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|Title:||Investigations into the fluorescence of calcitic speleothems|
|Authors:||Beynan, Van Philip|
|Advisor:||Ford, Derek C.|
|Abstract:||<p>Variations in fluorescence in calcite speleothems may record environmental changes above a cave. It is established that many display annual banding of colour or fluorescence or both, but it is not known what produces the bands or what is the environmental significance of the variability in their fluorescence or thicknesses. Analysis of speleothem feed waters at Marengo Cave, Indiana, found that peak fluorescence values are highest in the spring when soil organics are flushed into the cave or during the early Fall drought. These seasonal characteristics permit annual sequences of fluorescence intensity to be recognized in many speleothems. A comparison of seasonal variability in quantity and types of organic substances in sod and cave waters found that the former display little seasonality in organic concentrations compared to cave waters' peak yields in the spring and fall. Fluorescence studies revealed shorter peak excitation and emission wavelengths in the cave waters, due to differences in concentration and significant changes in the proportional organic assemblages. Precipitation affects the fluorescence in both waters, with the dry fall producing the highest fulvic acid and particulate organic matter yields. Molecular size fractionation determined that larger hydrophobic compounds are preferentially removed from the percolation water and the smaller hydrophilic compounds become the dominant fluorophore in cave drips. Fluorescence of twelve sample speleothems (and extracts) from a wide range of geographical environments gave similar spectra, with broad emission maxima centred around 410-430 nm and two excitation maxima at approximately 255 nm and 330 nm. Trace elements are not responsible for these spectra. Organic acids, particularly fulvic acid, were the dominant fluorophore in the calcite, confirming the Marengo Cave results that show low molecular weight (<1 kD) substances were the dominant organic fraction. Concentration of organics does not relate directly to colour hue or density in the speleothems. Annual bands were found in speleothem fluorescence/phosphorescence signals, with strong similarities between speleothems from the same cave suggesting that the signal is generated by the overlying environment. Correlations between fluorescence/phosphorescence and standard climatic variables are very tentative at present.</p>|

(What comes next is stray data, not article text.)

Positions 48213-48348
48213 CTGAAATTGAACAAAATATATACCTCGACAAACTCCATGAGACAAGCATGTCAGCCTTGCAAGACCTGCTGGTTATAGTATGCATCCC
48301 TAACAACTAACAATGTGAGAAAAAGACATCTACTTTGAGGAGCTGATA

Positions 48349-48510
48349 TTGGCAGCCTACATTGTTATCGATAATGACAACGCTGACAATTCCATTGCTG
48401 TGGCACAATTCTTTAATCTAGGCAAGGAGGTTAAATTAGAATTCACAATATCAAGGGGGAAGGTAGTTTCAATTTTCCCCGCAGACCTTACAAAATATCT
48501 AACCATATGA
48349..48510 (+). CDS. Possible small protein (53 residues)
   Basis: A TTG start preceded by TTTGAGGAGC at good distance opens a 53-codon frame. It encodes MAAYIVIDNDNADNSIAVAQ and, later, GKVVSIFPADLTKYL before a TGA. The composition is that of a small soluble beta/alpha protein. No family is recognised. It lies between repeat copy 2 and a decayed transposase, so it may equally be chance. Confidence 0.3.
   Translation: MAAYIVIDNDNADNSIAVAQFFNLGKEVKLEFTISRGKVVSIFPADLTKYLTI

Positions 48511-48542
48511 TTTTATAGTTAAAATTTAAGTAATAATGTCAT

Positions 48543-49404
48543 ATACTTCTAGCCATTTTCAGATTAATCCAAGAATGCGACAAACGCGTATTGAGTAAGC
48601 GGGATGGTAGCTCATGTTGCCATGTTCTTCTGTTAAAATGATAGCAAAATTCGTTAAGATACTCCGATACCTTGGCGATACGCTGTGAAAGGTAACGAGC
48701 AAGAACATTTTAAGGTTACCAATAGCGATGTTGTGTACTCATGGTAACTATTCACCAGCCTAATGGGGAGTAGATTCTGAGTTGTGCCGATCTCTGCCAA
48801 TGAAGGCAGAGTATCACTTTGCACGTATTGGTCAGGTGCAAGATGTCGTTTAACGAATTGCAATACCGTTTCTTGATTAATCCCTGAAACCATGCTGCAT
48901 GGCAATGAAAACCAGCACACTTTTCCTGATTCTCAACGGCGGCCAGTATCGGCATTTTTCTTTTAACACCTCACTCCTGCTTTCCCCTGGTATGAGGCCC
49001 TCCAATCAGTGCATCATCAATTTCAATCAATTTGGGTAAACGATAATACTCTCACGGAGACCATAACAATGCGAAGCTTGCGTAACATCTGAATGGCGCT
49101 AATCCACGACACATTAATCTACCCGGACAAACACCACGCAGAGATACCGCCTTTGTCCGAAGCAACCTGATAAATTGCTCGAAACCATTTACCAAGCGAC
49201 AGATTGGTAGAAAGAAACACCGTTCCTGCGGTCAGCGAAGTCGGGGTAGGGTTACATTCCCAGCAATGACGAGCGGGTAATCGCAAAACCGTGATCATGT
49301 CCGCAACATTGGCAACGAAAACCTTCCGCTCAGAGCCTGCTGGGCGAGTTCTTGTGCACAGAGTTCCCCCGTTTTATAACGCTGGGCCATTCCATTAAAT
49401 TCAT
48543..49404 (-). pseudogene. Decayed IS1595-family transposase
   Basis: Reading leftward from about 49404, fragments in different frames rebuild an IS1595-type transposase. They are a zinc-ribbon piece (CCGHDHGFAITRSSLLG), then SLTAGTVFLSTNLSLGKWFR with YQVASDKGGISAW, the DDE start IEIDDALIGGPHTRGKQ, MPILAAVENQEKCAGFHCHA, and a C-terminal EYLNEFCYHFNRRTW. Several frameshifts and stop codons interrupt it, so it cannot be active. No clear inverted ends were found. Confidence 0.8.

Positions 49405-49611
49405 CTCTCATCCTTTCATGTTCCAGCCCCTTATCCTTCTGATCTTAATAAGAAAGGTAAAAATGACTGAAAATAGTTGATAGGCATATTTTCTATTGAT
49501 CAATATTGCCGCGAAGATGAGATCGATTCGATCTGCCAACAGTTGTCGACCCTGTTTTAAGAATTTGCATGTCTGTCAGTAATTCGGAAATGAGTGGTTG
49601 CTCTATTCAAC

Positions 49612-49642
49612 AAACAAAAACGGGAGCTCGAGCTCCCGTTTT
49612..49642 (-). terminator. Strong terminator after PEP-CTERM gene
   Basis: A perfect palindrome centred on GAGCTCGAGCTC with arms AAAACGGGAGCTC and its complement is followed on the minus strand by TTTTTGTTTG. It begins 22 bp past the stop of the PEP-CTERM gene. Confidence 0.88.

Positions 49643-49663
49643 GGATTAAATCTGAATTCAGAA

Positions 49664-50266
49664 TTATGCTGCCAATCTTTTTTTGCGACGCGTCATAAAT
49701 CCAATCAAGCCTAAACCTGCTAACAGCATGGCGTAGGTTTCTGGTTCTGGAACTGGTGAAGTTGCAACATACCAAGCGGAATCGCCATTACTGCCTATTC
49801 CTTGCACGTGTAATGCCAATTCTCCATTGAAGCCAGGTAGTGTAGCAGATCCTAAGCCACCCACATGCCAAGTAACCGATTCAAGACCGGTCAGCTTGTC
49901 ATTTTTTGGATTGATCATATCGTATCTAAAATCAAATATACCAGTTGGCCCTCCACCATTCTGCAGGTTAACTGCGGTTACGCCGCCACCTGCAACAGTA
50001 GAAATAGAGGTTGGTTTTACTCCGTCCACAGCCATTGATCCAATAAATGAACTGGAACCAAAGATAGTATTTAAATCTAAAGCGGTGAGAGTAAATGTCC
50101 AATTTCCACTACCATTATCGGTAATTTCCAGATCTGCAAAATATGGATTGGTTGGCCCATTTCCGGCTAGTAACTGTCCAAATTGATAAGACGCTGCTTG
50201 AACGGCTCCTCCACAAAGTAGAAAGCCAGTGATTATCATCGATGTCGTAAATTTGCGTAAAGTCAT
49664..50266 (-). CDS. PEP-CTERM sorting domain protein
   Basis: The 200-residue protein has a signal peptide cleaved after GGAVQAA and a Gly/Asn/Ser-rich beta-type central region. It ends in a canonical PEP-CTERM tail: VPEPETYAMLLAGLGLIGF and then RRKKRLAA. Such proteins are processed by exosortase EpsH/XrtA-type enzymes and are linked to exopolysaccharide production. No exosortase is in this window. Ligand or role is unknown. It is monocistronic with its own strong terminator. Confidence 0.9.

|Appears in Collections:||Open Access Dissertations and Theses|
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